The article also gives good advice by saying you should never agree to a mandatory arbitration clause. However, simply crossing off a clause on the standard form may not be sufficient. Most nursing facilities will not allow you to do so but is worth a try.

I think the underlying theme and general point of the article is that you should get professional advice and as much reliable information as possible before making these elder care choices.

 

Avoiding Probate without using a Trust; Joint, POD & TOD Accounts

An estate plan can be set up to avoid probate without use of a Revocable Living Trust. For persons with a small estate consisting of only a few assets, a trust is often not economical.

You can plan your estate by using joint and survivorship (JTWRS), POD (pay on death) and TOD (transfer on death) accounts which pass to the named survivor or beneficiary outside of probate. However, there are some drawbacks to this type of estate plan. The more accounts and assets you have, the more difficult it is to plan your whole estate in this way. If you change your intentions, you will have to rearrange all your accounts. This may involve trips to the bank, filling-out forms, correspondence with financial institutions and much other paperwork. Unequal changes in value can leave some heirs getting more than others, contrary to your intentions. For example, if you give Microsoft stock to one child and Ford stock to another, the stock values may change dramatically before you pass away leaving one child with a larger inheritance. Also, there have been many cases where a son or daughter has withdrawn funds in a joint account while their parent was still living. If the other person on the JTWRS account owes money to someone or is sued for a debt, this creditor can attach your funds in the joint account. These joint and POD accounts only avoid probate and do not avoid estate tax. If an estate plan utilizing joint and survivorship accounts is the chosen plan, then this planning should be done with the advice and assistance of legal counsel to assure that all accounts are properly set up to avoid Probate. My experience has been that very few people who try to set up their estate to avoid probate in this manner do so successfully. They almost always forget to set up some accounts correctly and, after they pass away, the family needs to open probate for just one or two accounts.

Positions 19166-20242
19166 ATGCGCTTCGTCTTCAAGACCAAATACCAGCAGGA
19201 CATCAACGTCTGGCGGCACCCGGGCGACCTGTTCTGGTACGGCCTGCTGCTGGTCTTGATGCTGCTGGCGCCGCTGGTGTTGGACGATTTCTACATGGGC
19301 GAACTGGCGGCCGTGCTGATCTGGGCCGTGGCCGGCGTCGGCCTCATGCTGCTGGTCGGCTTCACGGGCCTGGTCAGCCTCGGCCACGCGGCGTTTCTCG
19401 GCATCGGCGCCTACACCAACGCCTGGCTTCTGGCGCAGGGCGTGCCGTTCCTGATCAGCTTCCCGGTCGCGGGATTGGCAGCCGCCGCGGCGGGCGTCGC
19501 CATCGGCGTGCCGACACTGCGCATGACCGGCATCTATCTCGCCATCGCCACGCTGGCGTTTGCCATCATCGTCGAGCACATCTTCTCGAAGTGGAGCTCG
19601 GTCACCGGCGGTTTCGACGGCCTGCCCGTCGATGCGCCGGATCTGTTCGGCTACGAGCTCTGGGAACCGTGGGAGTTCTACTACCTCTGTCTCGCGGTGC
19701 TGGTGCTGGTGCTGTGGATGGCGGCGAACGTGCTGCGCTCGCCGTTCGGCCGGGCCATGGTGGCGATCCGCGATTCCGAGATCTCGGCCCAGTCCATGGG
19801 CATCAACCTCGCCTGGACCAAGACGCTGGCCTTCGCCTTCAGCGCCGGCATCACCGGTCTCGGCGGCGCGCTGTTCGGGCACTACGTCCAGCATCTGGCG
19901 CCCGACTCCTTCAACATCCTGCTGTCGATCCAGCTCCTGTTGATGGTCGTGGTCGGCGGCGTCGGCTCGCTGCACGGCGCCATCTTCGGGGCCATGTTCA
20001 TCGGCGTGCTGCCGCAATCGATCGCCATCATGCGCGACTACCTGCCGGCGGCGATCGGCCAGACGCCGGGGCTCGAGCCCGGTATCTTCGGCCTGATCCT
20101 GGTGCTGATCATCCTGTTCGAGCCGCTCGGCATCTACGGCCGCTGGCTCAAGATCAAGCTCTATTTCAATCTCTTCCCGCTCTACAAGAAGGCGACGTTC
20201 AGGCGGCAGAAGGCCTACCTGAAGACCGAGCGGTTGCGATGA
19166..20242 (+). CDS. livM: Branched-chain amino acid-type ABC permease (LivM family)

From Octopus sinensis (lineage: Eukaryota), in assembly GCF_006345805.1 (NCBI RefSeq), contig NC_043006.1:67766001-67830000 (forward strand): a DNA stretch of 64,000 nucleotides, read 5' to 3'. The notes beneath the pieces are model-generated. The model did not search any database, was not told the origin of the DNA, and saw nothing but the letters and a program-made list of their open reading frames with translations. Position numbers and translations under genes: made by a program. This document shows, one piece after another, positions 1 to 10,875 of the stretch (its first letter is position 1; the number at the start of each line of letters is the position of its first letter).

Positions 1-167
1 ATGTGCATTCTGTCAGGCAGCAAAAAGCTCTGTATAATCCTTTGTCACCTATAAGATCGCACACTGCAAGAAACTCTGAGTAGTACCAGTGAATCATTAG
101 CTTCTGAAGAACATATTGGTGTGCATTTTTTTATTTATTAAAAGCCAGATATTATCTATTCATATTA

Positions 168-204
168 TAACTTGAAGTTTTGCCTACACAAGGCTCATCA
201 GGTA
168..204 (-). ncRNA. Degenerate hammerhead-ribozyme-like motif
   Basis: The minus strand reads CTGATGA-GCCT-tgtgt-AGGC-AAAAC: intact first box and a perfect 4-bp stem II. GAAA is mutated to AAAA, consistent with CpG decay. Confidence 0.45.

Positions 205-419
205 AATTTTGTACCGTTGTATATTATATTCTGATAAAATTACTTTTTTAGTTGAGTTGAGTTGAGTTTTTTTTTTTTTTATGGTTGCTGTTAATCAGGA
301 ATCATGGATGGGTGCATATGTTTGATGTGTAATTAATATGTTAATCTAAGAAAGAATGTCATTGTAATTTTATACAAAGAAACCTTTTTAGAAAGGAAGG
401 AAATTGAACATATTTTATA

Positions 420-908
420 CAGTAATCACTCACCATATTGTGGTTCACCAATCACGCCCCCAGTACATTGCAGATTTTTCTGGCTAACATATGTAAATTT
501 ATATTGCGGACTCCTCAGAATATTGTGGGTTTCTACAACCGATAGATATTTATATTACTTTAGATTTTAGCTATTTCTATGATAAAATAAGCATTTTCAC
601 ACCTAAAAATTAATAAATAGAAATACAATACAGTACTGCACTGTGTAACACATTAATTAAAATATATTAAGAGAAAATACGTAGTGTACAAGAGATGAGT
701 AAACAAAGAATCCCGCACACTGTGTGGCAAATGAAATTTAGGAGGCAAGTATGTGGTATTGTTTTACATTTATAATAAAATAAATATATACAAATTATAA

A Revocable Living Trust plan offers the following advantages over use of JTWRS and POD accounts: a) all assets are held under one “umbrella” which simplifies management of the assets; b) if a change in the estate distribution is desired, the grantor only needs to amend the Trust instead of re-arranging some or all of the asset beneficiary designations; c) no risk of changes in account values or balances altering the desired equal (or other proportionate) distribution to the intended heirs; d) the Trust can include a “spendthrift clause” which will protect the estate share of any beneficiary who is sued, gets divorced, files bankruptcy or has any creditor claims against their share of the Trust. A Revocable Living Trust is usually the better estate planning technique for avoiding probate for most people.